Saturday, June 20, 2009

Dr. Murphy is in town. I am hung over.

NBA Season in Review: Bottom half of the league struggles for the spotlight

The last month and a half or so has given basketball fans a very frequent and close look at the top echelon of teams and players in the NBA. While not everyone that graced the playoffs with their presence put up a great fight, they nonetheless were presented the opportunity to strut their stuff on the national stage. My only problem: these were the same exact squads that have dominated the airwaves of ESPN, TNT and ABC since late October.

It’s no secret to any basketball enthusiast that this season’s nationally televised matchups almost always consisted of a combination of the title contending Lakers, Celtics, Cavaliers and Spurs playing the playoff ready troops of the Hornets, Rockets, Mavericks, Jazz, Pistons and Magic. What that boils down to is interchangeable games of the division winners mixed with the Southwest Division rivals. I understand these are generally the more competitive matchups, but it only compounds the disrespect, arrogance and ignorance the national NBA media has toward smaller market teams or those teams with less star power. That is the biggest problem, not only does the national media ignore these teams, but their poorness of reporting on them is enhanced by lack of air time.

Let’s take the Golden State Warriors for example. 2 years ago the Dubs were the darling of the league, playing an entertaining brand of basketball and ousting the first seeded Mavericks in the first round of the playoffs. Their fall from grace has cost them serious national TV time despite the fact their style has not changed. Warriors games mean lots of scoring both ways (per game they were second in the league while surrendering a league high on the defensive end) and sure entertainment, yet only 7 nationally aired games were thrown their way. Meanwhile, the Dallas Mavericks – who have been on a continual slide downward since losing to Miami in the finals in 2006 – appeared on national TV 19 times.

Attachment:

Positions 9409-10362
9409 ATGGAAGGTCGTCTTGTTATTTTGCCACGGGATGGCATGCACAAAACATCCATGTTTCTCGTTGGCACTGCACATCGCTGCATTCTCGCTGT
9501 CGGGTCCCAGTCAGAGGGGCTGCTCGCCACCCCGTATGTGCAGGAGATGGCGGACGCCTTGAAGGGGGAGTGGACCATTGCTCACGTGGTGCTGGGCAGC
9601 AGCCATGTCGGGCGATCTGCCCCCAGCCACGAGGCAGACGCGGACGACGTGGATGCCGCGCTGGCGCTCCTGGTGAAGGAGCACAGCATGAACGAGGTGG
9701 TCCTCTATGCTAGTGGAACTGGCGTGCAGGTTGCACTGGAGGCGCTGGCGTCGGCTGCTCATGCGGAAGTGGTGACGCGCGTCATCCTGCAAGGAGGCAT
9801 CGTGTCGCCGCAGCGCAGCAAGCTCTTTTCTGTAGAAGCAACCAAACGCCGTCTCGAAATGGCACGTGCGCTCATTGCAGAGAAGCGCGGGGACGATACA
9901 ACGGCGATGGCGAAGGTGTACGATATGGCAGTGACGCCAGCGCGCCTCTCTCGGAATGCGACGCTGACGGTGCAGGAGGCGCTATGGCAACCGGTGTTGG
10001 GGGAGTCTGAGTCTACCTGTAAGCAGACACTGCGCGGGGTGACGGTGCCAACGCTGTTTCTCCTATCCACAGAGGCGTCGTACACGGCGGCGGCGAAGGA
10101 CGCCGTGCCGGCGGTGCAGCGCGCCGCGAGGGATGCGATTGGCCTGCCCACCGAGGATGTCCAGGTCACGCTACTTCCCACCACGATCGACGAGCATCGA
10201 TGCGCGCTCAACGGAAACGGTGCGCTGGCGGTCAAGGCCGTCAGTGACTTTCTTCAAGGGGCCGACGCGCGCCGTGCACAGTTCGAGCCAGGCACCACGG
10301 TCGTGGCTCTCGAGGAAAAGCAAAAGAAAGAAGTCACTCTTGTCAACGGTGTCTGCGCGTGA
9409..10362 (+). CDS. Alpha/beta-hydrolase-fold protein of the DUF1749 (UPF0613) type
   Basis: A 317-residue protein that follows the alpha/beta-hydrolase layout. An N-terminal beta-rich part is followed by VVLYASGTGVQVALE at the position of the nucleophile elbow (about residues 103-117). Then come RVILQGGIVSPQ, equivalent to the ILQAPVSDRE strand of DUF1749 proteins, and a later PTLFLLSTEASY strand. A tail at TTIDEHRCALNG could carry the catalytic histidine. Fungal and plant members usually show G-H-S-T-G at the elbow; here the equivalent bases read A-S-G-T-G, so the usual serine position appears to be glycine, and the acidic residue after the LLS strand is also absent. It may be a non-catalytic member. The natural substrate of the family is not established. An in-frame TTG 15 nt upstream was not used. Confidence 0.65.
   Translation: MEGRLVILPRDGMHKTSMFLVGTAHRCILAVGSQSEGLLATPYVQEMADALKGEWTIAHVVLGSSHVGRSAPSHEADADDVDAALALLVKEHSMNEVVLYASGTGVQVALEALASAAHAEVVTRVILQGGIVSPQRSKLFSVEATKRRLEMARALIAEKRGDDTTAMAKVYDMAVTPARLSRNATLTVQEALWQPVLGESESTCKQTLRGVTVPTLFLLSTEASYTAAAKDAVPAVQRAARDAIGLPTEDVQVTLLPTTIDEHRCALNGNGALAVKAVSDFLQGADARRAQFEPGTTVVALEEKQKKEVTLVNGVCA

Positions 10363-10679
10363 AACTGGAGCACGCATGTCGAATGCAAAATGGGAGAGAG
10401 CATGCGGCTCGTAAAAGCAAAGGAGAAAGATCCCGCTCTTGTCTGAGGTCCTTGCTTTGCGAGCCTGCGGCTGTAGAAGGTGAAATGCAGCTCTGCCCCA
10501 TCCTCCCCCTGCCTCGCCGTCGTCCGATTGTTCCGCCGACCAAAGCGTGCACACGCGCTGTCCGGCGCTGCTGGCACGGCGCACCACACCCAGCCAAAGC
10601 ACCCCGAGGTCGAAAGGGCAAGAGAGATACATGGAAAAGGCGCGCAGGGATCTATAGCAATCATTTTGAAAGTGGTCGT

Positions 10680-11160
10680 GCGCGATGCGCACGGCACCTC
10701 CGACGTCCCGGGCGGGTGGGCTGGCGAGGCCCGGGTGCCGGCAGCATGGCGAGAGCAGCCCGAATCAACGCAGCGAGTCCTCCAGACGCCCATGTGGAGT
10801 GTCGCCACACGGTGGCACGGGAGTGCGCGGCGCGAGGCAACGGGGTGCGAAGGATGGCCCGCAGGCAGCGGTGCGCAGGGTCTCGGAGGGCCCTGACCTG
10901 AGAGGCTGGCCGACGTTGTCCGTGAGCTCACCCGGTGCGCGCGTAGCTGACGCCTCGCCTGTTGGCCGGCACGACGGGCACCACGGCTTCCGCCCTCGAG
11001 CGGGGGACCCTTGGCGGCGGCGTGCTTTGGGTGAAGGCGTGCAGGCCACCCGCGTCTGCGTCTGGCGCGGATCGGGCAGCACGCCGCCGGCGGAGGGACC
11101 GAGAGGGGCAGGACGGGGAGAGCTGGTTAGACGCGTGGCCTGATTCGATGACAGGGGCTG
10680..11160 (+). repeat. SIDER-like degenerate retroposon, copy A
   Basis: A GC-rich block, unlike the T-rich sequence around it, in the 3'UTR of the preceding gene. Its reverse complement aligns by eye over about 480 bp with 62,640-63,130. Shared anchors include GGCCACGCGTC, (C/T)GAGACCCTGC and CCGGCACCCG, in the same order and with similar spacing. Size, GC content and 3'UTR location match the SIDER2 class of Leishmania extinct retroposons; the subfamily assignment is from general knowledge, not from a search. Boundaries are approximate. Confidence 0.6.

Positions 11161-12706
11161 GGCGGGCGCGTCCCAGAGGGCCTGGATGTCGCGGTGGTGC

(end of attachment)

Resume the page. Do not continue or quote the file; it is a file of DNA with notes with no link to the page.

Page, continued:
It is not just TV time that should have fans of non-playoff teams upset. Using the Warriors example again, it is increasingly hard to find any love for them in the national news and even multimedia. When pressed in chat-rooms about Golden State’s roster issues, ESPN analysts frequently ignore any talk of the players themselves and bring up annoying front office issues. Fans looking for answers regarding the team are often met with a response of “they will never be any good until the owner sells the team” – how helpful. Even worse is the reporting of details on individual story lines. Many times Monta Ellis’ Moped accident was reported as an ATV or motorcycle crash - so not only do Bay Area fans not get to see their team on TV, they aren’t even getting the correct news. As the icing on the cake, many basketball video games (trust me, real fans play this stuff) don’t even get names right – for the record, Monta is pronounced Mon-tay not Mon-tuh and Azubuike is Azu-bookie not Azu-bweekay.

While some of these rants may sound petty, this is the result of mass disrespect in the national media. Local broadcasters, reporters and radio personalities are able to look past front office issues, get reports right and at minimum correctly pronounce the names of the athletes, so why can’t the national guys do it? ESPN calls its staff reporters yet I find it difficult to respect them as journalists when they can only accurately cover teams that make the conference finals. I can guarantee that any fan of a small market or less competitive team can relate to this.

To end on a good note: having 90 percent of the Warriors games on local broadcast is not always a bad thing as they are covered by a group that is more informed and knowledgeable than anyone you will ever see on ESPN or ABC.

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